IBS, Anxiety, and the Gut-Brain Axis

January 6, 2022

By Quinn Silverglate

Peer Reviewed

At any of the over 26,000 restaurants that populate the city of New York, I have to ask the same questions: “Does this have dairy in it? What about gluten?” For my older brother, the list of questions grows to include beans, artificial sweeteners, and all manners of cruciferous vegetables. After being plagued by chronic abdominal distress for much of our early childhood, our diagnosis of irritable bowel syndrome (IBS) was not surprising. Yet our understanding of IBS as a “brain-gut” disorder, or that depression and anxiety may be tied to it, eluded us.

IBS affects anywhere from 7% to 16% of people in the US, costing Americans upwards of $1 billion every year in direct healthcare costs.1 IBS is widely known as a functional bowel disorder characterized by abdominal pain, bloating, distention, and bowel habit abnormalities.2 Diagnosis by the Rome IV criteria requires recurrent abdominal pain at least 1 day per week for 3 months, associated with at least 2 of the following: pain related to defecation, pain associated with a change in frequency of stool, or pain associated with a change in form of stool. The Rome IV criteria further divide IBS into 3 subtypes according to the predominant bowel habit abnormality: IBS with predominant constipation, IBS with predominant diarrhea, and IBS with mixed bowel habits.3 The diagnosis of IBS is made by a careful history as patients report pain, irregular bowel habits, and either symptoms of chronic constipation, unpredictable patterns of diarrhea, or a mix of both. Rectal examination, ultrasonography, and/or the Bristol Stool Form Scale4 often lead to a diagnosis without the need for extensive laboratory testing.1,5

For many patients and practitioners, diagnostic focus on abdominal symptoms, abdominal physical exam findings, and laboratory testing seem to solidify IBS as a purely gastrointestinal syndrome. However, it is now evident that irritable bowel syndrome is not simply a functional gastrointestinal disorder but instead a complex interaction between the microbiota, immune system, and autonomous nervous system. The core signaling pathway between the gut microbiota and the autonomous nervous system is called the gut-brain axis (GBA).6 This GBA encompasses the neuroendocrine and neuroimmune systems, the sympathetic and parasympathetic arms of the autonomic nervous system, the enteric nervous system, and the intestinal microbiota. This interconnection is bidirectional, with efferent fibers influencing motor, sensory, and secretory functions of the gastrointestinal tract and afferent fibers influencing brain function.7

Most patients with IBS have instability of their intestinal microbiota as well as reduced microbiota diversity.8 In addition, the enteric immune system of patients with IBS is disrupted. Low-grade inflammation predominates all forms of IBS with an increase in mast cells, eosinophils, and intraepithelial lymphocytes that lead to visceral hypersensitivity, epithelial and neuromuscular dysfunction, and altered peristalsis.9 Furthermore, since the autonomic nervous system communicates with the intestinal tract and intestinal microbiota via enteric, spinal, and basal pathways, stress plays a large role in the release of stress-related hormones (epinephrine, norepinephrine, and corticotropin-releasing factor)10 that interfere with the functioning of the intestinal tract in patients with IBS.6 The influence of stress on intestinal function suggests that anxiety and depression may themselves lead to IBS in a top-down fashion (brain to gut).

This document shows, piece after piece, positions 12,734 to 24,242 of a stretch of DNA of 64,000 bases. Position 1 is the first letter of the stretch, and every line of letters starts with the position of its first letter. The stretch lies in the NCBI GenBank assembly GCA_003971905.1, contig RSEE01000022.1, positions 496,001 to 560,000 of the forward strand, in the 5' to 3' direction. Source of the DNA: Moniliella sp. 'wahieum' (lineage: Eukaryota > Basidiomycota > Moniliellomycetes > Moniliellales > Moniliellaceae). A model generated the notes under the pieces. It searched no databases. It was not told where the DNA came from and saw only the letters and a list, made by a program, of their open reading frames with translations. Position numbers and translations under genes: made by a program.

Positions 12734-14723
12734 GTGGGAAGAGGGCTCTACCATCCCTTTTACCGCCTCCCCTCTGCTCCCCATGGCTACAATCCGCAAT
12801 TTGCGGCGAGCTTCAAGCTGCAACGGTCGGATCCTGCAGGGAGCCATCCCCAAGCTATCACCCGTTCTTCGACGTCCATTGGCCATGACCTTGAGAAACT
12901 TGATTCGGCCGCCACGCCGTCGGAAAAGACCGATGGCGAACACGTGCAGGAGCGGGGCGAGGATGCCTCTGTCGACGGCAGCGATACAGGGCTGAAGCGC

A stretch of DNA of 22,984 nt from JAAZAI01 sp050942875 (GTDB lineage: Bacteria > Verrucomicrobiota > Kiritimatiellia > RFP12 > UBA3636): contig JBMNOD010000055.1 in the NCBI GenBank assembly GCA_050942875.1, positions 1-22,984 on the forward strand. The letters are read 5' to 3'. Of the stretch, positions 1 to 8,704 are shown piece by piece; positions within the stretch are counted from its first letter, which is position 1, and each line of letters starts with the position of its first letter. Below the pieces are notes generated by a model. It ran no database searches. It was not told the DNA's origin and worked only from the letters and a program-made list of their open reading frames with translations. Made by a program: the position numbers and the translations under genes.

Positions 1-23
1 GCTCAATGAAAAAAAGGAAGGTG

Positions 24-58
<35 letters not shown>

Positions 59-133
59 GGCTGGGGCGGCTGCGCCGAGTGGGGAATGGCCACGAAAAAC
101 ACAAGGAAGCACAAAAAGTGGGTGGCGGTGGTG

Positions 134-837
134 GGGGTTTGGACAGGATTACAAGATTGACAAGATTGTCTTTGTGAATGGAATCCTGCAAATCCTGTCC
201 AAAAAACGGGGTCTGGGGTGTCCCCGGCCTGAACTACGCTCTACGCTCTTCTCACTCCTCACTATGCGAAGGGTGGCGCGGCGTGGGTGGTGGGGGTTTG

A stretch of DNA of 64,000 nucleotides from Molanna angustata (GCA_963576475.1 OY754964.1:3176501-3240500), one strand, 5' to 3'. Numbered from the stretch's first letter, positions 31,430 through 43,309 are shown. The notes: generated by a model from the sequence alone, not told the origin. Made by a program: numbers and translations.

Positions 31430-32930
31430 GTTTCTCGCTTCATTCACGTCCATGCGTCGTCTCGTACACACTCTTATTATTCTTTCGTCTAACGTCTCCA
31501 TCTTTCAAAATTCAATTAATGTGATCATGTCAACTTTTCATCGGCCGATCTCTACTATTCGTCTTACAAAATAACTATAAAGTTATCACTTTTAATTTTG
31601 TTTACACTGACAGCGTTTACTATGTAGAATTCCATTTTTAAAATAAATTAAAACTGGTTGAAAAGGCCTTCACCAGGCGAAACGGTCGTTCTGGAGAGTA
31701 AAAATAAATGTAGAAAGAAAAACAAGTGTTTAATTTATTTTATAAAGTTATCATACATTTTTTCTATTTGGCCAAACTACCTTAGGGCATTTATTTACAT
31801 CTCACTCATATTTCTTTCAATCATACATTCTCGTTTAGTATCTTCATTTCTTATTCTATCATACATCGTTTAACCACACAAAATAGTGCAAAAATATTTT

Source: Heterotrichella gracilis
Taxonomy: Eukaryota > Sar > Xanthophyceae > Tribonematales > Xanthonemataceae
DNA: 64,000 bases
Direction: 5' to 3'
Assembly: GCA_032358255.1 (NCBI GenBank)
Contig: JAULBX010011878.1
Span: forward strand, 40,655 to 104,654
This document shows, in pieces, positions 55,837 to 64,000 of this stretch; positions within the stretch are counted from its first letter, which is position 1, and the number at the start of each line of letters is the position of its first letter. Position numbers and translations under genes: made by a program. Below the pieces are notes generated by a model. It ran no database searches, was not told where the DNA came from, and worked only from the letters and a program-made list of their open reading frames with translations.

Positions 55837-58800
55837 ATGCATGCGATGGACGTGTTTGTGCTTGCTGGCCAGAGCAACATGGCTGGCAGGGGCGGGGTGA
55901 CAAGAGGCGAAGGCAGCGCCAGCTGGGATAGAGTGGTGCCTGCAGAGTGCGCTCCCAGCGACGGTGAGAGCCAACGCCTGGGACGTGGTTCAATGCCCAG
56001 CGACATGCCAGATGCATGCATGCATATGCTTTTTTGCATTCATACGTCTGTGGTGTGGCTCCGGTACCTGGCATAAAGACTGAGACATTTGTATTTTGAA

These pathophysiological changes are now being connected to the physiological comorbidities associated with IBS in a bottom-up fashion (gut to brain). Microbiota transplantation from IBS patients with anxiety into mice triggered increased intestinal transit, loss of barrier function, immune activation, and anxiety-like behaviors. Bacterial metabolic pathways have been shown to affect neurotransmitter systems as well as human metabolic and epigenetic effects that impact social cognition, reward, and emotion processing.11 Understanding these mechanisms may shed light on the increased prevalence of comorbid depression and anxiety found in patients with IBS. Patients with IBS of all subtypes were found to have significantly higher anxiety and depression levels compared with control groups, making depression and anxiety key comorbid conditions to look for in patients with IBS.12

A complete understanding of IBS as not only a functional gastrointestinal disorder, but a complex disorder of the brain-gut axis and its interacting domains of microbiota, immune system, and autonomous nervous system are key to improving treatment and identifying comorbid depression and anxiety. Future research will likely shed light on treatments focused on this gut-brain axis that will treat not only the gastrointestinal components of the disorder, but the psychological comorbidities as well.

Quinn Silverglate is a 2nd year medical student at NYU Grossman School of Medicine

Peer reviewed by Michael Tanner, MD, associate editor, Clinical Correlations

Image courtesy of Wikimedia Commons, source: http://www.scientificanimations.com/


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